- Current Issue
SIGN IN to access the Harper’s archive
ALERT: Usernames and passwords from the old Harpers.org will no longer work. To create a new password and add or verify your email address, please sign in to customer care and select Email/Password Information. (To learn about the change, please read our FAQ.)
Felix Mendelssohn-Bartholdy, Elijah: An Oratorio (1846)
Heinrich Heine could not help noticing the irony in the fact that when the greatest work of the Baroque sacred repertoire, Johann Sebastian Bach’s Matthew’s Passion, was finally recognized and put in its rightful place, it was a Jew who did it. Moreover, it was the grandson of history’s “Third Moses.” Though Felix Mendelssohn, like Heine, was a convert, unlike Heine, he was actually rather serious about his new-found religion. His composing shows it. And it also shows a commitment to the faith of his equally famous grandfather. An important part of Felix Mendelssohn’s genius lay in his uncanny ability to ferret out great works of the past – to brush off the outer finery of a long passed era and recognize the great pathos that was found inside. But another piece of Mendelssohn’s genius consisted of the transposition of the genre to the tastes of the Romantic era.
Not everything he did in this regard was an unqualified success, and even the most important, Elijah, has its detractors. (Bernard Shaw rather maliciously called it a “failed comic opera”). It takes as its subject matter the life of the prophet Elijah, set out in I Kings – this includes the well-known tale of Ahab and his wife Jezebel, and the rise of the cult of Baal among the Israelites. The music is marvelous – not so profound as Bach, but still melodic and beautiful, and some passages are very great indeed. The settings include several Psalms and messianic prophesies. The link here is to the London/Decca recording with Bryn Terfel and Renée Fleming with the Orchestra of the Age of the Enlightenment, but the Dietrich Fischer-Dieskau recording on EMI is even better, if you can find it.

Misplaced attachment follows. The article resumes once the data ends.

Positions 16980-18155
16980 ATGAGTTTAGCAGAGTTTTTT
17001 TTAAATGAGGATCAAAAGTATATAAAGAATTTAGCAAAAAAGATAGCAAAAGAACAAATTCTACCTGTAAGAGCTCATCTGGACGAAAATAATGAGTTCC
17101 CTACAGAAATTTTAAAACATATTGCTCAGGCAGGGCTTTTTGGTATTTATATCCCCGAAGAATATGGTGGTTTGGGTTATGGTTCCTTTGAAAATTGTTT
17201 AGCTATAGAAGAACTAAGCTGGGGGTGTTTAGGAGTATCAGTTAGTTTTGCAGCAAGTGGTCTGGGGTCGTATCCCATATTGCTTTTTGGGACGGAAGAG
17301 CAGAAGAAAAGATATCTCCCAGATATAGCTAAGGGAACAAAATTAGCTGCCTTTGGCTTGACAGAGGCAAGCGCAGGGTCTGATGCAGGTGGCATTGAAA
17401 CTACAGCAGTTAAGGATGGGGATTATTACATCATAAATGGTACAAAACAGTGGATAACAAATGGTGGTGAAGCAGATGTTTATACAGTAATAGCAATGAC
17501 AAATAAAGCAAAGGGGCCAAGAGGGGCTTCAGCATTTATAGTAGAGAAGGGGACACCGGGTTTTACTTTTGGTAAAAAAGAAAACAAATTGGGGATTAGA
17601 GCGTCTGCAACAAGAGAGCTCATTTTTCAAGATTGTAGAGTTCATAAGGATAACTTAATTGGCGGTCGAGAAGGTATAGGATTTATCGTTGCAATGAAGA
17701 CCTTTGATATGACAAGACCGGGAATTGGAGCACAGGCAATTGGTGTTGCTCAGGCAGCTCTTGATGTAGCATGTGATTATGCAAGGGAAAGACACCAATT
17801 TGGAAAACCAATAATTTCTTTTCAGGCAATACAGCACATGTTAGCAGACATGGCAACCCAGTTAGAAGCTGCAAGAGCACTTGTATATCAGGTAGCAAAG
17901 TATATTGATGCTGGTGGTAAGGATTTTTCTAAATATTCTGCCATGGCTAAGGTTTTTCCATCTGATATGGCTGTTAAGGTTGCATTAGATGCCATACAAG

More from Scott Horton:
No Comment — April 12, 2013, 11:11 am
A new report from Seton Hall University exposes government surveillance of attorney-client conversations
Rashid Khalidi on how the United States sustains the failure of the Israel-Palestine peace process
Alex Gibney on his documentary investigating the Roman Catholic Church’s handling of child sex-abuse cases
Lucas Mann on hope and change in a minor-league-baseball city
Minimum number of baboons forced to smoke crack in a 1989 study testing the efficacy of cigarettes as a drug delivery device:
A reduction in distrust toward atheists was documented among pious Canadians who are reminded of the Vancouver police.
A Missouri cinema apologized for hiring an actor dressed in body armor and carrying a fake rifle to appear at a screening of Iron Man 3.
Subscribe to the Weekly Review newsletter. Don’t worry, we won’t sell your email address!
Winner of the 2012 Olivier Rebbot Award for best photographic reporting from abroad in magazines or books